Fungi & micro-organisms
Fungal Guide Home
Spore print white. Caps up to about 10 cm diam., smooth or with small scales on the top, sticky when wet, brownish or yellowish in colour. Stalk very tough, fibrous, darker than cap. Gills covered by a veil when young, the veil persistent as a ring around the stalk when mature, although the ring often becomes flattened against the stalk. Gills attached to stalk.
Typically found in large groups on large pieces of fallen wood and dead stumps. Forms thick, black, bootlace-like ‘rhizomorphs’ beneath the bark of the wood on which it is growing. The rhizomorphs also grow through the soil, allowing the fungus to move through the forest to colonise new pieces of wood.
Apparently saprobic in undisturbed native forest, but can cause disease in some situations. The rhizomorphs can attack and kill living roots, especially of introduced tree species in disturbed sites for example pine trees planted in areas of recently cut native forest. Armillaria also colonises wood from spores dispersed through the air, and it may become established on cut stumps in parks or orchards. From these stumps the rhizomorphs can grow out and kill surrounding trees.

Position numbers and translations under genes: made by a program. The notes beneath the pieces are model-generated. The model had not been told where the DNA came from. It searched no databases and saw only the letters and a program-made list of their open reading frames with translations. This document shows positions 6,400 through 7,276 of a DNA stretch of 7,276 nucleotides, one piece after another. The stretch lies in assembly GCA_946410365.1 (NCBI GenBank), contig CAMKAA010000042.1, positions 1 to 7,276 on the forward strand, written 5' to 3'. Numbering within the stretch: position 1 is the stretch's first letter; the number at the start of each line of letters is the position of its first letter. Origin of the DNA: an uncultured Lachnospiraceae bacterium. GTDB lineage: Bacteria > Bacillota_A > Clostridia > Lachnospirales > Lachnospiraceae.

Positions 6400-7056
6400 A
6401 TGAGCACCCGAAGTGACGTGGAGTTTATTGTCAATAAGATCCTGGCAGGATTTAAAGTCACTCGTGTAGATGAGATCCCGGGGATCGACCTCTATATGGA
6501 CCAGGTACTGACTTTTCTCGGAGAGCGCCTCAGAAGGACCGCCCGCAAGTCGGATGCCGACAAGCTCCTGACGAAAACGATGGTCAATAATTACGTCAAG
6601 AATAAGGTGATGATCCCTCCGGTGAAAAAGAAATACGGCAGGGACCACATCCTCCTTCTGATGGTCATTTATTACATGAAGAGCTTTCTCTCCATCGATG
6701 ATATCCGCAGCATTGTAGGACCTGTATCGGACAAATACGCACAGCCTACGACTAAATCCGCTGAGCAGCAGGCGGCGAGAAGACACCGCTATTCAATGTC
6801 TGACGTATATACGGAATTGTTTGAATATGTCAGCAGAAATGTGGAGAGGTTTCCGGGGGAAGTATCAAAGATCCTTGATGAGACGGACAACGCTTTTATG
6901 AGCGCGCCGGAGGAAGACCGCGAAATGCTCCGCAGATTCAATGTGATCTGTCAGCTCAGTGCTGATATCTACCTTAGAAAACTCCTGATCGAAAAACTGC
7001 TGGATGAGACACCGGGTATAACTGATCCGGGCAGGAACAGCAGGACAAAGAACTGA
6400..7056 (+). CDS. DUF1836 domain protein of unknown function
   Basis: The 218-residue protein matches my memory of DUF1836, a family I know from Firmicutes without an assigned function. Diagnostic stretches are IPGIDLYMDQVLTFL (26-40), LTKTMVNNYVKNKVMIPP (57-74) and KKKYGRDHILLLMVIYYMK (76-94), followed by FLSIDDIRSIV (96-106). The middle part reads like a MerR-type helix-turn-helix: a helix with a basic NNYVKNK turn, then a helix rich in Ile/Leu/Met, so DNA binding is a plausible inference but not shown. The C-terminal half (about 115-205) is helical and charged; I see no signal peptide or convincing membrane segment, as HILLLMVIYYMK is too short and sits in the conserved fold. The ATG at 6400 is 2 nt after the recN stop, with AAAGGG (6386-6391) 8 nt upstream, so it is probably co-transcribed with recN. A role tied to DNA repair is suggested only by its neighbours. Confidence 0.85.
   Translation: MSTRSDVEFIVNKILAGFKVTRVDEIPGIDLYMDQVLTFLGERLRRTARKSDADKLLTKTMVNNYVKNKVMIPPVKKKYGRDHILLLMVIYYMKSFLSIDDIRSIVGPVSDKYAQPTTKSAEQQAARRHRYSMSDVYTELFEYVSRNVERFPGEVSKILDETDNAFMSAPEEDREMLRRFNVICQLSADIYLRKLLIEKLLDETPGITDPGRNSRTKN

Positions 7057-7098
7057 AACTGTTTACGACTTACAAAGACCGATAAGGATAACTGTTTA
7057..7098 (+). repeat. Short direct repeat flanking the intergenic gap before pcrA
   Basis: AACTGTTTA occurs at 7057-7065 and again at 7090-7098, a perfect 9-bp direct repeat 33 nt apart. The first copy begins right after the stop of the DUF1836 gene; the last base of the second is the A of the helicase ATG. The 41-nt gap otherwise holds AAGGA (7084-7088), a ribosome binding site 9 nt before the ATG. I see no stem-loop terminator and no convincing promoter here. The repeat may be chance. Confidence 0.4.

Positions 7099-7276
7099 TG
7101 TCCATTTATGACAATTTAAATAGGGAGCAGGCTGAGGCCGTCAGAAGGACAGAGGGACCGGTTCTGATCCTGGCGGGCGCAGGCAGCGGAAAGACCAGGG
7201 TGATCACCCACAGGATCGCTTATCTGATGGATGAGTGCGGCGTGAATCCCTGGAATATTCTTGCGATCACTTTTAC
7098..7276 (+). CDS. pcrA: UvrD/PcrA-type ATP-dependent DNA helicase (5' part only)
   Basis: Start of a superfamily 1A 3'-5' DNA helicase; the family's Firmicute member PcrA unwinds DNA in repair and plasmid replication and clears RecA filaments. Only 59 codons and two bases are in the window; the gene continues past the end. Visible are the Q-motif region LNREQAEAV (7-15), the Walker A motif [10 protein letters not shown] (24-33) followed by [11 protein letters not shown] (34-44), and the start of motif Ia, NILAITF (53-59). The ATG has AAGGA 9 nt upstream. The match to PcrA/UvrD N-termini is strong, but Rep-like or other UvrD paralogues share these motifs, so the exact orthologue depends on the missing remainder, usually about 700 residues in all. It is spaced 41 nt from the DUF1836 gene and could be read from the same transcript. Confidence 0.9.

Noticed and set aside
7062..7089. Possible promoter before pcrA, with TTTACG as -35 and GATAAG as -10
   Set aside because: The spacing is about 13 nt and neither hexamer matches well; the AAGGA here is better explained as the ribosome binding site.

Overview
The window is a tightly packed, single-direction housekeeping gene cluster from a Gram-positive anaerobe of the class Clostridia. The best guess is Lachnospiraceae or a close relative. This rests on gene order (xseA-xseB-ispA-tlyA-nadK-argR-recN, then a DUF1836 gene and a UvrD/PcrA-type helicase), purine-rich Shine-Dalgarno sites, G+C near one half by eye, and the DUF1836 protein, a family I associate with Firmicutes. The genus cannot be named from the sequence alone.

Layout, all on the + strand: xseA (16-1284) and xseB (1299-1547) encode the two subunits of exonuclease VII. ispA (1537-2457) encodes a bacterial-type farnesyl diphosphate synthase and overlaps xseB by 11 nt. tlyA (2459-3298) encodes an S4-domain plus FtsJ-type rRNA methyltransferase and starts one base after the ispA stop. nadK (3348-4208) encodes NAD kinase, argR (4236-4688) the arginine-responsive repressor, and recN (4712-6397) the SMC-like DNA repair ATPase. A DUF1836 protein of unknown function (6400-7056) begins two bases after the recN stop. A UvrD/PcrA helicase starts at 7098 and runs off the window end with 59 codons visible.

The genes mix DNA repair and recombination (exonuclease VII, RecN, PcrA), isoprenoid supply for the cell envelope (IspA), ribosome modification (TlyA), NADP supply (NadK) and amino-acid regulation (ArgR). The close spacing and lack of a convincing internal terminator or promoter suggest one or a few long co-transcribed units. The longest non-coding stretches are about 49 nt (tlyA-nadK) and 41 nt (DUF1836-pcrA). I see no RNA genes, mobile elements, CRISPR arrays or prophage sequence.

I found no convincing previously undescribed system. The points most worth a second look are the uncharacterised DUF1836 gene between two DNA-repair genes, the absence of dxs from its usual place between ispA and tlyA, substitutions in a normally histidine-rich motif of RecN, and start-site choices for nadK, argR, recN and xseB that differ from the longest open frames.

At least three species in New Zealand, all indigenous. The species are distinguished by rather subtle differences in size and colour. The two most common species are